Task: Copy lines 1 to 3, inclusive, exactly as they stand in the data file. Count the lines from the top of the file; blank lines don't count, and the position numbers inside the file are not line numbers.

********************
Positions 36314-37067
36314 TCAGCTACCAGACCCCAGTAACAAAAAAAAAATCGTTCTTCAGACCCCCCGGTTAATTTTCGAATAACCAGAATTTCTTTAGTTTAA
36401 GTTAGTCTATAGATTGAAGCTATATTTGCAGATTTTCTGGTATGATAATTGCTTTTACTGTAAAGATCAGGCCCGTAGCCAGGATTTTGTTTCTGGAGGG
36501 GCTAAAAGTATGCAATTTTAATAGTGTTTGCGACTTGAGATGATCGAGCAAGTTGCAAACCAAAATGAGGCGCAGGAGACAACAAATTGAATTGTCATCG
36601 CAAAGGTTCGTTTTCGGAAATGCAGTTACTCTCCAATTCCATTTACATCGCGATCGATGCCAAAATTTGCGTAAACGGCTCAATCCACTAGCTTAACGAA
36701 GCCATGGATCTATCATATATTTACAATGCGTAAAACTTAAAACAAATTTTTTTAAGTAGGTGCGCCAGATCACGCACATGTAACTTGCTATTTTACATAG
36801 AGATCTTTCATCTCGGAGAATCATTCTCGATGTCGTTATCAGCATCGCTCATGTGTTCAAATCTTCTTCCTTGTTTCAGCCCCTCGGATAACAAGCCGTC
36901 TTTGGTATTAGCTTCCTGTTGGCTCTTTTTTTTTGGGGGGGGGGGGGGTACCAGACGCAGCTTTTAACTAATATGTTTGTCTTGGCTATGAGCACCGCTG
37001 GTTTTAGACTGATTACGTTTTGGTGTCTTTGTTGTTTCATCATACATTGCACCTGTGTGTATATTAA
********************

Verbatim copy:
Positions 36314-37067
36314 TCAGCTACCAGACCCCAGTAACAAAAAAAAAATCGTTCTTCAGACCCCCCGGTTAATTTTCGAATAACCAGAATTTCTTTAGTTTAA
36401 GTTAGTCTATAGATTGAAGCTATATTTGCAGATTTTCTGGTATGATAATTGCTTTTACTGTAAAGATCAGGCCCGTAGCCAGGATTTTGTTTCTGGAGGG